If Dinosaurs Were Alive Today by Dougal Dixon
|If Dinosaurs Were Alive Today by Dougal Dixon|
|Category: Children's Non-Fiction|
|Reviewer: Sue Magee|
|Summary: A superb introduction to all things dinosaur looking at how they - and we - would cope if they were around today. Highly recommended.|
|Buy? Yes||Borrow? Yes|
|Pages: 96||Date: May 2013|
|Publisher: Ticktock Media Ltd|
As a child and even during my daughter's childhood, dinosaurs had not really gripped the public consciousness in the way that they have done over the last decade or so. This was useful in reviewing If Dinosaurs Were Alive Today as it meant that I approached the book with interest and curiosity but without being burdened by a great deal of prior knowledge.
I was impressed.
The book starts with a simple question. How would we cope, how would dinosaurs cope if they had not become extinct and were around today? They're put in context, going back to the beginnings of Planet Earth four and a half billion years ago and working forward to show how life evolved and asking if the skills the dinosaurs developed would allow them to survive today. The four groups of dinosaurs - plant-eaters, meat-eaters, ocean-dwellers and flying reptiles - are then looked at in some detail.
Each type is looked at individually and this is where the book really comes into its own. Let's take the sauroposeidon as an example. To give an idea of its size there's a picture showing the animal with a herd of elephants and demonstrating that it would be easy for the sauroposeidon to accidentally knock an elephant over with a careless flick of the tail. The picture dominates the double-page spread, but there's information as to where relevant fossils have been found (including a map), the animal's classification and its habitat. The name is translated, it's placed in time and then there are descriptions of the physical characteristics. These facts are given for each dinosaur, but there are also some further facts which vary. For the sauroposeidon there's some information about the neck and then a graph which shows its size in relation to an elephant. It's actually seven times as tall.
There's something there for every child, from a relatively young one who will simply enjoy looking at the pictures and getting an idea of how big the dinosaur was, how they defended themselves or even how they kept cool. For a child wanting more information the facts are there and they're sufficiently detailed to be used as the basis for anyone who wants to look into the subject in even more depth.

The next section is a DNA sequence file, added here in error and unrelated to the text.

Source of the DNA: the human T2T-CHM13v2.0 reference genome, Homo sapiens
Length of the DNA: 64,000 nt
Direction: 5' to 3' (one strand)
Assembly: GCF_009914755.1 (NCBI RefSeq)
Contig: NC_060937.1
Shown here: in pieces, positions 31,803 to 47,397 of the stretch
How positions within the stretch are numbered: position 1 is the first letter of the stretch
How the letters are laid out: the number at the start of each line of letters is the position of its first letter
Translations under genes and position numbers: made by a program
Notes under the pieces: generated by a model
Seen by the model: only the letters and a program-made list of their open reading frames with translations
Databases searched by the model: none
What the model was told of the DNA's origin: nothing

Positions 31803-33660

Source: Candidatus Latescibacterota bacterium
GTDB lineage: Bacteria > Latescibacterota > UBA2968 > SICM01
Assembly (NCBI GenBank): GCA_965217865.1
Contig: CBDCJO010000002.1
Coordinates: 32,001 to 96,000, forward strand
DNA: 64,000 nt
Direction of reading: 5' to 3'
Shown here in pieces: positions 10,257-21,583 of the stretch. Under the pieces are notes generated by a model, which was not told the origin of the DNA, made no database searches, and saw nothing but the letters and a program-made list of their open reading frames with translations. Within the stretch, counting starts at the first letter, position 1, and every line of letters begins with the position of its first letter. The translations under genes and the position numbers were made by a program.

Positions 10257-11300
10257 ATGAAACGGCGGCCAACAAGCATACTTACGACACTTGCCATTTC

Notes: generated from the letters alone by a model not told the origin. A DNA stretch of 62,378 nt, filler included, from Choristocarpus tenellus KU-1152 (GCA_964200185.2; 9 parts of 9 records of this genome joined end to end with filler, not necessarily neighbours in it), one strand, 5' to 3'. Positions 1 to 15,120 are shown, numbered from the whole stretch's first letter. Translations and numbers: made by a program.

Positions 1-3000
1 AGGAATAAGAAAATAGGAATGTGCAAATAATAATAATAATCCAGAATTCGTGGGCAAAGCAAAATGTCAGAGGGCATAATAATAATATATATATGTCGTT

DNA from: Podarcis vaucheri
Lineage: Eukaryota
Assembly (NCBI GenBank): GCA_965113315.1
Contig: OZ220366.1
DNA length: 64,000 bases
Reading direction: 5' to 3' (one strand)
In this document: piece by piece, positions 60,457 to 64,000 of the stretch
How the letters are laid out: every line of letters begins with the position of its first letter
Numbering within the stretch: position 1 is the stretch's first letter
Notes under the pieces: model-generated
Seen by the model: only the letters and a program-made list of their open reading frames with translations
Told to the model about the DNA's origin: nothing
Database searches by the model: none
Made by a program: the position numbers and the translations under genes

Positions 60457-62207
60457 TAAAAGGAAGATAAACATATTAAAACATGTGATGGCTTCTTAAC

The section on dinosaur science deals with some meaty issues and does it in a user-friendly way. We don't know why the dinosaurs became extinct, but the various theories are simply and clearly stated and then a conclusion is drawn on the basis of what seems to have been likely. There's basic information about the layers of time, rock strata and dinosaur discoveries. I was particularly taken by the piece on the changing planet. It's easy to forget that continental drift is a continuing process, but the Atlantic Ocean is thirty metres wider now than it was when Columbus crossed it 500 years ago. Nothing in the section on dinosaur science is difficult to come to terms with although a lot of the concepts will be new to children.
The question and answer section deals with a lot of the questions that children are likely to ask. Did humans and dinosaurs ever live along side one another? What was the most blood-thirsty dinosaur? It's all rounded off with a glossary and an excellent index. For a child who is interested in dinosaurs (and the exceptions seem to be the children who are not interested!) it would be difficult to find a better book. It will be read and then it will be kept and referred to on many an occasion.
I'd like to thank the publishers for sending this book to The Bookbag.
We think that children who enjoy this type of book will also like Why is Snot Green? by Glenn Murphy. If they want a fictional look at the world of dinosaurs, Attack of the Lizard King (Dinosaur Cove) by Rex Stone is great fun.
You can read more book reviews or buy If Dinosaurs Were Alive Today by Dougal Dixon at Amazon.co.uk
You can read more book reviews or buy If Dinosaurs Were Alive Today by Dougal Dixon at Amazon.com.
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It looks good, on the dino-information front.
However, does the book ever make a point that if dinosaurs were still around we probably wouldn't?
Oh, yes, Magda. It makes the point on several occasions. This is a serious book about dinosaurs even though it's presented in what might be thought of as a slightly quirky way. It's scientifically accurate and whilst the pictures might suggest that dinosaurs appear at racecourses or airports the point is made that dinosaurs and man are separated by 60 million years and we would not be around if they were.